### Example

Multiply. [latex] \displaystyle \frac{{{a}^{2}}-a-2}{5a}\cdot \frac{10a}{a+1}\,\,,\,\,\,\,\,\,a\,\ne \,\,-1\,,\,\,0[/latex]

State the product in simplest form.

### Example

Multiply. [latex]\frac{a^{2}+4a+4}{2a^{2}-a-10}\cdot\frac{a+5}{a^{2}+2a},\,\,\,a\neq-2,0,\frac{5}{2}[/latex]

State the product in simplest form.

Note that in the answer above, you cannot simplify the rational expression any further. It may be tempting to express the [latex]5[/latex]’s in the numerator and denominator as the fraction [latex]\frac{5}{5}[/latex], but these [latex]5[/latex]’s are terms because they are being added or subtracted. Remember that only common factors, not terms, can be regrouped to form factors of [latex]1[/latex]!

In the following video, we present another example of multiplying rational expressions.

## Divide Rational Expressions

You have seen that you multiply rational expressions as you multiply numeric fractions. It should come as no surprise that you also divide rational expressions the same way you divide numeric fractions. Specifically, to divide rational expressions, keep the first rational expression, change the division sign to multiplication, and then take the reciprocal of the second rational expression.

Let us begin by recalling division of numeric fractions.

[latex]\frac{2}{3}\div\frac{5}{9}=\frac{2}{3}\cdot\frac{9}{5}=\frac{18}{15}=\frac{6}{5}[/latex]

Use the same process to divide rational expressions. You can think of division as multiplication by the reciprocal and then use what you know about multiplication to simplify.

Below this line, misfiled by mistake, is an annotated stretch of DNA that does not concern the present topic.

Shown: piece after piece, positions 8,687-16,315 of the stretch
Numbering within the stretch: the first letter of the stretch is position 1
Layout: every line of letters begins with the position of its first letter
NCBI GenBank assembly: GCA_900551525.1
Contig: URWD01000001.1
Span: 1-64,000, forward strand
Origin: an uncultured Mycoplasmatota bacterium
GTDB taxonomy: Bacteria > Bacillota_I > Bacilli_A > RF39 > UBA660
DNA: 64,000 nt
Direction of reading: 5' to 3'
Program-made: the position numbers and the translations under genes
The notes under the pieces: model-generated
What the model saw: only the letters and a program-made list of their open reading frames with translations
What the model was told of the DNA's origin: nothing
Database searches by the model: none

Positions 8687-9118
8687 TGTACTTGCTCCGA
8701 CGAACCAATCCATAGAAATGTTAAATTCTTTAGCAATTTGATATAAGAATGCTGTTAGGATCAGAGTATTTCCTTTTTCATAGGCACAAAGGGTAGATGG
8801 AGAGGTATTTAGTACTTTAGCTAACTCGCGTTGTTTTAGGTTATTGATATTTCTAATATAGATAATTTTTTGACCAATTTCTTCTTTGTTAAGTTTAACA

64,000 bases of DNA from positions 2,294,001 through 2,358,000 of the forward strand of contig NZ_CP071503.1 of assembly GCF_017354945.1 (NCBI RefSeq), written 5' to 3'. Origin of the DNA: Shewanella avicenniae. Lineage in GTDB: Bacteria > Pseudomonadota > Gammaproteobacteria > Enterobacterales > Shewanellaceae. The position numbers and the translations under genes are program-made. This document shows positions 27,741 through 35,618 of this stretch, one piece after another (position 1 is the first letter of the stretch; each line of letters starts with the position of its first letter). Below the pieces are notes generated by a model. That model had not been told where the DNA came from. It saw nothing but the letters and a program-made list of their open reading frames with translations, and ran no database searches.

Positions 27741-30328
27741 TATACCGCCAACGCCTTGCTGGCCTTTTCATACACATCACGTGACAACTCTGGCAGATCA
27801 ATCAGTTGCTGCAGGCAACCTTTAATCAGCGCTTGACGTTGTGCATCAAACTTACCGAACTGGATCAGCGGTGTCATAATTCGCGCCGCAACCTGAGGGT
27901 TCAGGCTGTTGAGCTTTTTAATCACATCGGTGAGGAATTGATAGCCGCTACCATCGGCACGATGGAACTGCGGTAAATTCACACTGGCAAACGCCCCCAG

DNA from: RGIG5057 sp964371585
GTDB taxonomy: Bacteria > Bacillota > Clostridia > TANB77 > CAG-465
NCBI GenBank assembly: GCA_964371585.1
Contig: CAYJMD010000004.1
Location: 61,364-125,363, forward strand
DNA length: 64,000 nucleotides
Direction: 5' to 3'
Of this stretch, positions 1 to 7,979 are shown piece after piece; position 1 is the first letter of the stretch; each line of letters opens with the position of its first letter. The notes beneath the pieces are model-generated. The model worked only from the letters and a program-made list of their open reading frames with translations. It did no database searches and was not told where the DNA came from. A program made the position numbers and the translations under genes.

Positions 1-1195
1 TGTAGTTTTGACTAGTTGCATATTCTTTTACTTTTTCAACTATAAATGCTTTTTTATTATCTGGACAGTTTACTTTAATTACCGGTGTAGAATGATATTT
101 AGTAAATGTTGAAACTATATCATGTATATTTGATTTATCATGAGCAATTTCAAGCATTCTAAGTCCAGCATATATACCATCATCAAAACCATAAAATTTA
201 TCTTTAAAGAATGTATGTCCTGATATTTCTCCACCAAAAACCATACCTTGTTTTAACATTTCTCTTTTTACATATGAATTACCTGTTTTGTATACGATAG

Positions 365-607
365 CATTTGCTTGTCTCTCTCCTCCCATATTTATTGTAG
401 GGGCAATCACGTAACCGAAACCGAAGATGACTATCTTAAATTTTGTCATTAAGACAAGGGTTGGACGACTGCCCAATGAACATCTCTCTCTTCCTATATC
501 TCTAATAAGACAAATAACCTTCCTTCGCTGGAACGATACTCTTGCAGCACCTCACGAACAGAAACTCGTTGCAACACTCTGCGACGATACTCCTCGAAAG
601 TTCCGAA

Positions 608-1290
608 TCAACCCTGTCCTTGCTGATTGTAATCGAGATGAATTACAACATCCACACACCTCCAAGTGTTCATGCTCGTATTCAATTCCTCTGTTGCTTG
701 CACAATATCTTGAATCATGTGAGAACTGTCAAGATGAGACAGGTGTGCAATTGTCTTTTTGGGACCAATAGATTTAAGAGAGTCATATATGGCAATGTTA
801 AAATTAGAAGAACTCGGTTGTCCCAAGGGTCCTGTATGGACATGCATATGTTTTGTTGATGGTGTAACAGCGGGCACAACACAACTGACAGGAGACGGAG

You still need to think about the domain, specifically, the variable values that would make either denominator equal zero. But there is a new consideration this time—because you divide by multiplying by the reciprocal of one of the rational expressions, you also need to find the values that would make the *numerator *of that expression equal zero. Have a look.

### Example

State the domain and then divide. [latex]\frac{5x^{2}}{9}\div\frac{15x^{3}}{27}[/latex]

### Example

Divide. [latex]\frac{3x^{2}}{x+2}\div\frac{6x^{4}}{\left(x^{2}+5x+6\right)}[/latex]

State the quotient in simplest form and give the domain of the expression.

Notice that once you rewrite the division as multiplication by a reciprocal, you follow the same process you used to multiply rational expressions.

In the video that follows, we present another example of dividing rational expressions.

## Summary

Rational expressions are multiplied and divided the same way as numeric fractions. To multiply, first find the greatest common factors of the numerator and denominator. Next, cancel common factors. Then, multiply any remaining factors. To divide, first rewrite the division as multiplication by the reciprocal. The steps are then the same as those for multiplication.

When expressing a product or quotient, it is important to state the excluded values. These are all values of a variable that would make a denominator equal zero at any step in the calculations.